Her Majesty’s Inspectorate of Constabulary (HMIC) published a report into South Yorkshire Police this week.
The report focuses on the force’s record on child protection. It comes in the wake of a devastating report into child sexual exploitation in the South Yorkshire town of
The HMIC’s evaluation of the force’s record was worse than that of the force itself.
South Yorkshire Police audited 26 cases and found that practice was “good” in all cases and “very good” in some.
HMIC found 17 cases to be good, six adequate, two inadequate and one requiring improvement.
HMIC inspectors examined a further 55 cases. Twenty were assessed as inadequate and one as poor.
The report said that in many cases police “responded quickly to specific and clear concerns raised about children”. But in some of the cases relating to child sexual exploitation “officers were slower to follow up action”.
It gave one example of three young girls who were found at an older man’s flat after their care home reported them missing. Police took 11 hours to visit the flat.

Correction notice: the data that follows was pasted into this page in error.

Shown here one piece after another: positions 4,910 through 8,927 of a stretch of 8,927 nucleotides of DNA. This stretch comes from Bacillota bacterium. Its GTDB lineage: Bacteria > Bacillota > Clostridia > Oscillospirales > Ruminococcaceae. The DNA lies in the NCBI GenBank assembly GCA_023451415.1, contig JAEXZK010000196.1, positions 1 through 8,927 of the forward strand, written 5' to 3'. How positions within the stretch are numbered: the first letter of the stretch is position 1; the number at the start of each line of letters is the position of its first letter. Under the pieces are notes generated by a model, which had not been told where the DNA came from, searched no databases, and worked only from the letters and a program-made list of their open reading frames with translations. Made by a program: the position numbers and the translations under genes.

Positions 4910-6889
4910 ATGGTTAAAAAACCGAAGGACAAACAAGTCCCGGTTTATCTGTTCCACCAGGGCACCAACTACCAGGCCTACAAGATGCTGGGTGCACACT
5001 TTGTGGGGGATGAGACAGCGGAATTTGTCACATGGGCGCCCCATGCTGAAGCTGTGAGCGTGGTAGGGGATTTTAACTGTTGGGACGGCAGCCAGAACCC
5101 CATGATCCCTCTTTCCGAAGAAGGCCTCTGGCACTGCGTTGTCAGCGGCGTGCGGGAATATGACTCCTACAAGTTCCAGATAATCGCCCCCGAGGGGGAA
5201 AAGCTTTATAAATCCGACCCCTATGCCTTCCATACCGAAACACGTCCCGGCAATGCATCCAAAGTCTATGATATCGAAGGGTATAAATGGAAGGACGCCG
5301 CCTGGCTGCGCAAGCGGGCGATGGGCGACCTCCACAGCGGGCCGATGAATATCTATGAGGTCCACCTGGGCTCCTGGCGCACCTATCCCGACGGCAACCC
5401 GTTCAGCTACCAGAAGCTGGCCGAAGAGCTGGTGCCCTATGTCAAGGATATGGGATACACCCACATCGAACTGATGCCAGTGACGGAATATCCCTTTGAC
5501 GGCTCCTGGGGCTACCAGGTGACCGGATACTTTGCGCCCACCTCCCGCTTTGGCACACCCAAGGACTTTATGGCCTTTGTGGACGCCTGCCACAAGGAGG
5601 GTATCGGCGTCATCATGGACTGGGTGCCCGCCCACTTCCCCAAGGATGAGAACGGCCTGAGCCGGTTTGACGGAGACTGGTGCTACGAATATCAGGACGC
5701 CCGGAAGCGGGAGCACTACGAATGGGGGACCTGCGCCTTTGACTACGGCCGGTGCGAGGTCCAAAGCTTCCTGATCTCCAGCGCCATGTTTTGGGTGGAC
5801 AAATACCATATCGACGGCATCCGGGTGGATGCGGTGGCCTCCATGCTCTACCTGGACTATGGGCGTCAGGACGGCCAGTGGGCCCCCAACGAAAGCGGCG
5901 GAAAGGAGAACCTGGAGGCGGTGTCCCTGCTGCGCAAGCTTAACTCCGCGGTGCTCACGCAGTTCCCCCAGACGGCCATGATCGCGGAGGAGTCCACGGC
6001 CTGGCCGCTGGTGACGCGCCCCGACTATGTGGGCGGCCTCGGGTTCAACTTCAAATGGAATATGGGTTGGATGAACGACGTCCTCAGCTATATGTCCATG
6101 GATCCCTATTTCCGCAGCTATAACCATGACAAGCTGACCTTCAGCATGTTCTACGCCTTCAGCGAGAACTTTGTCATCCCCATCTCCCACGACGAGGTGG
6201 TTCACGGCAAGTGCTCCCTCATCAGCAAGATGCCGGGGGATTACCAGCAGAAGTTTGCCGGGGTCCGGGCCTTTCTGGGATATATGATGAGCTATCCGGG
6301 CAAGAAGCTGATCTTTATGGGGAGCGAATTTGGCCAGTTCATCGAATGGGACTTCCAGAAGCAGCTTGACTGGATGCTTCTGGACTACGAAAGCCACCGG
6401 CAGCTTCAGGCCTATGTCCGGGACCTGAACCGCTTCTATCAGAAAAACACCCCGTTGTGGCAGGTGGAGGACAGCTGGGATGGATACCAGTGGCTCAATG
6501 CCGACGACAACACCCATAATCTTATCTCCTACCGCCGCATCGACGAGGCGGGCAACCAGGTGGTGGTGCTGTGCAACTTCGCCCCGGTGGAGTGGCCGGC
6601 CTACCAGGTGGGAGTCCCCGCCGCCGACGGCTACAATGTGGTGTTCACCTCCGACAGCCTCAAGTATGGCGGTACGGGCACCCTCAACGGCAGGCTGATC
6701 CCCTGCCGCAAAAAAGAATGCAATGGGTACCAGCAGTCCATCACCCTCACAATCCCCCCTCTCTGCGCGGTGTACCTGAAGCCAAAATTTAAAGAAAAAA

In another case police “failed to investigate men who had allegedly given drugs to a girl in exchange for sex”.
In cases where children under 16 went missing regularly there was “little police activity and no search for suspects or follow-up action”. It found examples “where the child’s interests had not been given priority and were later lost”.
There were two separate cases of boys aged 11 and 12 alleging that their fathers had assaulted them. But there was no supporting evidence and “as a result, a decision was made to take no further action”.
The HMIC also criticised South Yorkshire Police for detaining children, saying only three of 11 cases they looked at had been “adequately handled”. It recommended that the force look at how best to “ensure that all staff act within the law”.
A report into child sexual exploitation in